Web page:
git-status - Show the working tree status
git status <options>…
Displays paths that have differences between the index file and the current HEAD commit, paths that have differences between the working tree and the index file, and paths in the working tree that are not tracked by git (and are not ignored by gitignore(5)). The first are what you would commit by running git commit; the second and third are what you could commit by running git-add before running git commit.
The command takes the same set of options as git-commit; it shows what would be committed if the same options are given to git-commit.
If there is no path that is different between the index file and the current HEAD commit (i.e., there is nothing to commit by running git commit), the command exits with non-zero status.
The output from this command is designed to be used as a commit template comment, and all the output lines are prefixed with #.
The paths mentioned in the output, unlike many other git commands, are made relative to the current directory if you are working in a subdirectory (this is on purpose, to help cutting and pasting). See the status.relativePaths config option below.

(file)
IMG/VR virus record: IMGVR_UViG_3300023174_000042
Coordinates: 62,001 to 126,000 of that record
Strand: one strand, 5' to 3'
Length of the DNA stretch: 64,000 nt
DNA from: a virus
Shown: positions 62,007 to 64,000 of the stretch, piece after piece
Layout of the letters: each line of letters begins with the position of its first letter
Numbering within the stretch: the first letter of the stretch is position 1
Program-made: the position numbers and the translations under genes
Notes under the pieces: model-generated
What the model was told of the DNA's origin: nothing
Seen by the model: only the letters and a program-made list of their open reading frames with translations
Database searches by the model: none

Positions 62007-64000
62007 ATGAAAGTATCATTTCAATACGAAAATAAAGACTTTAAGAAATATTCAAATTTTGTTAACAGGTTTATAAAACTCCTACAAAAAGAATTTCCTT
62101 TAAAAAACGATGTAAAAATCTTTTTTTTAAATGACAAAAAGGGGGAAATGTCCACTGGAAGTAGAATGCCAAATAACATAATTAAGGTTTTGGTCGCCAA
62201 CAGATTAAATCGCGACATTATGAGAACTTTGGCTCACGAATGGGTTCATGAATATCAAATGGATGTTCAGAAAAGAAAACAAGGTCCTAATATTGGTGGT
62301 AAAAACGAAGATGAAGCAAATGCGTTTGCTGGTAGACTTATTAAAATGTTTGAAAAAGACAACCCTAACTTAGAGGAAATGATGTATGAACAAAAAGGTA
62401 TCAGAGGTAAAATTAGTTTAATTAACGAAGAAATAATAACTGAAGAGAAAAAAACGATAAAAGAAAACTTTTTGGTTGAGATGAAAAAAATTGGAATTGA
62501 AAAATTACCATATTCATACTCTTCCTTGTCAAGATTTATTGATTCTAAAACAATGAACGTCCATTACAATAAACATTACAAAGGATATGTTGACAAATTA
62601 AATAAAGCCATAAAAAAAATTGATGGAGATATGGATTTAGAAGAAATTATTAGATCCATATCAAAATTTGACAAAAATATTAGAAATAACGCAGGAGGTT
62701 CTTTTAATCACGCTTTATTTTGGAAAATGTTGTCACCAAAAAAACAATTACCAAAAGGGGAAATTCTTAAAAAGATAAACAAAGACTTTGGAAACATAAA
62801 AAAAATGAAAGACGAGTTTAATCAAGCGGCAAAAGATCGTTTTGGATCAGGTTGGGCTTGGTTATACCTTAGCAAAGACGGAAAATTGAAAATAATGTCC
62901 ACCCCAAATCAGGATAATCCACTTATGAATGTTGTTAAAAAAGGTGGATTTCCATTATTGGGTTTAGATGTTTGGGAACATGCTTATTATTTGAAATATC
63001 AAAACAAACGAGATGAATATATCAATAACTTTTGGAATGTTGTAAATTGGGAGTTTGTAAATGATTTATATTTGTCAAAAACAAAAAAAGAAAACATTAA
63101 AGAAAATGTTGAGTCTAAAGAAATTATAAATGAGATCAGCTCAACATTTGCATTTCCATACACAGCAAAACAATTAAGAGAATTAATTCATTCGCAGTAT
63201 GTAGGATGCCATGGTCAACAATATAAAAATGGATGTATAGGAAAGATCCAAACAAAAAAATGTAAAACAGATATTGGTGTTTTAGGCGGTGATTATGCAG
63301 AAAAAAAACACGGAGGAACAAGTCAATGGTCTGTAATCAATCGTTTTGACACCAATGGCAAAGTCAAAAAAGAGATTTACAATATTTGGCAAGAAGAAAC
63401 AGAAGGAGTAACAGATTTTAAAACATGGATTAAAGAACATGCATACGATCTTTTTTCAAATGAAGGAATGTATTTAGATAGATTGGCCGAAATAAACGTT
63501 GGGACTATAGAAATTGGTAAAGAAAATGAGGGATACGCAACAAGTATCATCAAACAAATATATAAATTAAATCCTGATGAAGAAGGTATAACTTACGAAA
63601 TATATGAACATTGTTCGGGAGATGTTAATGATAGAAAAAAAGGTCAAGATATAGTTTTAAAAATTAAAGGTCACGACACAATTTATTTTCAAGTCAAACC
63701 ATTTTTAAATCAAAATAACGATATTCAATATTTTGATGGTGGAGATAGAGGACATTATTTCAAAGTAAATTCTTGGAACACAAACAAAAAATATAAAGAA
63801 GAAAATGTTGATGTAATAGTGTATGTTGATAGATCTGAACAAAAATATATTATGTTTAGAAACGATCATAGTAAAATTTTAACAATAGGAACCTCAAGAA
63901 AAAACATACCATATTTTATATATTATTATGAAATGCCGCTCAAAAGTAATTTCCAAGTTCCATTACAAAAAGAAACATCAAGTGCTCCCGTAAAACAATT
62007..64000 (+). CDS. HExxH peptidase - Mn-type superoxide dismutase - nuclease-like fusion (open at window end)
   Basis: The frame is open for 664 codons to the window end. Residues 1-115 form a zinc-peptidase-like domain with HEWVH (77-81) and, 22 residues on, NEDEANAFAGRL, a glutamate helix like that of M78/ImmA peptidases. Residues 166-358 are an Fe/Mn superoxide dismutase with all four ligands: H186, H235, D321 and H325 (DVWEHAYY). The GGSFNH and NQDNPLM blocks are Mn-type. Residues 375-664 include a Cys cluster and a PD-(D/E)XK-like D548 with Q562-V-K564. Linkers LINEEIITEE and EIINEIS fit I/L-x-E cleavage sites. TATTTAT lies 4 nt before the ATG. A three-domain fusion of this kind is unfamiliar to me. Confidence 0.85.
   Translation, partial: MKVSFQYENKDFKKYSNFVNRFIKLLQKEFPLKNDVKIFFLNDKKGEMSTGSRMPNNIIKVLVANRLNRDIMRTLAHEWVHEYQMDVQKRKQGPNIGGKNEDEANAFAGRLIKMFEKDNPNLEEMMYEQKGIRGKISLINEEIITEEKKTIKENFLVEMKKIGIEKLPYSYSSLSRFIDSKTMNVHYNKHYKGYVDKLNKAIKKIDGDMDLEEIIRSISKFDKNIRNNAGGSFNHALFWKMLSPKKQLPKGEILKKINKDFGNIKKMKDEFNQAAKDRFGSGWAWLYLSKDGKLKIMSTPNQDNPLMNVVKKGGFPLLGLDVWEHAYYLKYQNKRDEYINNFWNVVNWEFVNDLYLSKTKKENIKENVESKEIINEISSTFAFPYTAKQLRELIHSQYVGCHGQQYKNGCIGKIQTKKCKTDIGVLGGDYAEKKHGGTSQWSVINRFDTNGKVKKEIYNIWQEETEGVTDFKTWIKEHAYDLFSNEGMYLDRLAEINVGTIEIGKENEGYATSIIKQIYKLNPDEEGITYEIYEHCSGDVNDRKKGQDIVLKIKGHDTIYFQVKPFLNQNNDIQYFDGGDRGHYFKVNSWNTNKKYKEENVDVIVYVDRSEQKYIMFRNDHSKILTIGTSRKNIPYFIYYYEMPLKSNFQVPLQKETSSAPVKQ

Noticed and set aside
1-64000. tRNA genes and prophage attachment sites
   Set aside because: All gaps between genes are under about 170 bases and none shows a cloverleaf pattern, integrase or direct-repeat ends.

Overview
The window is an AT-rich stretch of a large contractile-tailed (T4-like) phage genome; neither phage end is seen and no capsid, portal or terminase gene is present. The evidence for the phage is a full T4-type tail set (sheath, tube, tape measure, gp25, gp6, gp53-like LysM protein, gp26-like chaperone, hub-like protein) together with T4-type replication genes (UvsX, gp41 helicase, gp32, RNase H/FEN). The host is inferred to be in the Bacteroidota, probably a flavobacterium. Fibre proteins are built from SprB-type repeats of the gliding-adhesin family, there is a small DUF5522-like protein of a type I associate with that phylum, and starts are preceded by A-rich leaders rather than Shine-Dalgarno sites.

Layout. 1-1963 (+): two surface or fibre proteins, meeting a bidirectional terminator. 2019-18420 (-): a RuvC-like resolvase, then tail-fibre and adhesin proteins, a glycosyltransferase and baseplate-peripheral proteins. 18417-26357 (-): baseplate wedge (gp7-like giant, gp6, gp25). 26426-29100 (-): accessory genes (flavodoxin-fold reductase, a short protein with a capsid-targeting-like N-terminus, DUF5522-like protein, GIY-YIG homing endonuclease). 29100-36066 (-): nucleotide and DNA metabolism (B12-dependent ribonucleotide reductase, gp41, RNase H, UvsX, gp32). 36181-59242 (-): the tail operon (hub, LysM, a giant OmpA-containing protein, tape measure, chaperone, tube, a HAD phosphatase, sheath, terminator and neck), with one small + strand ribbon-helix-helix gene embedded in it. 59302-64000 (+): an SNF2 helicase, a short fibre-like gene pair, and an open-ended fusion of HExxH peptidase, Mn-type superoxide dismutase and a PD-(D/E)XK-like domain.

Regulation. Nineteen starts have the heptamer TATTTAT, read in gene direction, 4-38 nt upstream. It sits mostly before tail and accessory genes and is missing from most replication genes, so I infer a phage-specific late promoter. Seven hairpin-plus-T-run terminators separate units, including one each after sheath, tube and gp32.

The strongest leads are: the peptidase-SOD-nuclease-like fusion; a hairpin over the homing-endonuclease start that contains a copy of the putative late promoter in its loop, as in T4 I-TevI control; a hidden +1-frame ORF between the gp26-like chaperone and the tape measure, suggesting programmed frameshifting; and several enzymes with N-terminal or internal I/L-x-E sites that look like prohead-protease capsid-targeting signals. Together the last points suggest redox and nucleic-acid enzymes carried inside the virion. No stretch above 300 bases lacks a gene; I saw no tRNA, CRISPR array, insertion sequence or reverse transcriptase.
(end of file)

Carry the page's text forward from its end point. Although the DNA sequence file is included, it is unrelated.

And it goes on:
The command honors color.status (or status.color — they mean the same thing and the latter is kept for backward compatibility) and color.status.<slot> configuration variables to colorize its output.
If the config variable status.relativePaths is set to false, then all paths shown are relative to the repository root, not to the current directory.
If status.submodulesummary is set to a non zero number or true (identical to -1 or an unlimited number), the submodule summary will be enabled and a summary of commits for modified submodules will be shown (see --summary-limit option of git-submodule(1)).
Documentation by David Greaves, Junio C Hamano and the git-list <email@example.com>.
Part of the git(1) suite